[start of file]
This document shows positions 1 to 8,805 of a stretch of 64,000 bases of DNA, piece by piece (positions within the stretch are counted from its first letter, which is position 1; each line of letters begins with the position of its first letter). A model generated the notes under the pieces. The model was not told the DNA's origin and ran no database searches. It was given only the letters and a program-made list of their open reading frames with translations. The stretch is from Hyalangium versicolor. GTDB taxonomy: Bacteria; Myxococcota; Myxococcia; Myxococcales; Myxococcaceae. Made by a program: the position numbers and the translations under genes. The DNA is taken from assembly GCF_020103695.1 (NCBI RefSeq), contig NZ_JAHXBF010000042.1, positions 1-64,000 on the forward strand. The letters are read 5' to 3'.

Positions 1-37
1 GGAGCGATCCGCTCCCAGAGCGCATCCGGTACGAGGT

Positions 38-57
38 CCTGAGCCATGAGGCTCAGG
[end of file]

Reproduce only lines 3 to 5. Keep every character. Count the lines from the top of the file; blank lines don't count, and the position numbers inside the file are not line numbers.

1 GGAGCGATCCGCTCCCAGAGCGCATCCGGTACGAGGT

Positions 38-57
38 CCTGAGCCATGAGGCTCAGG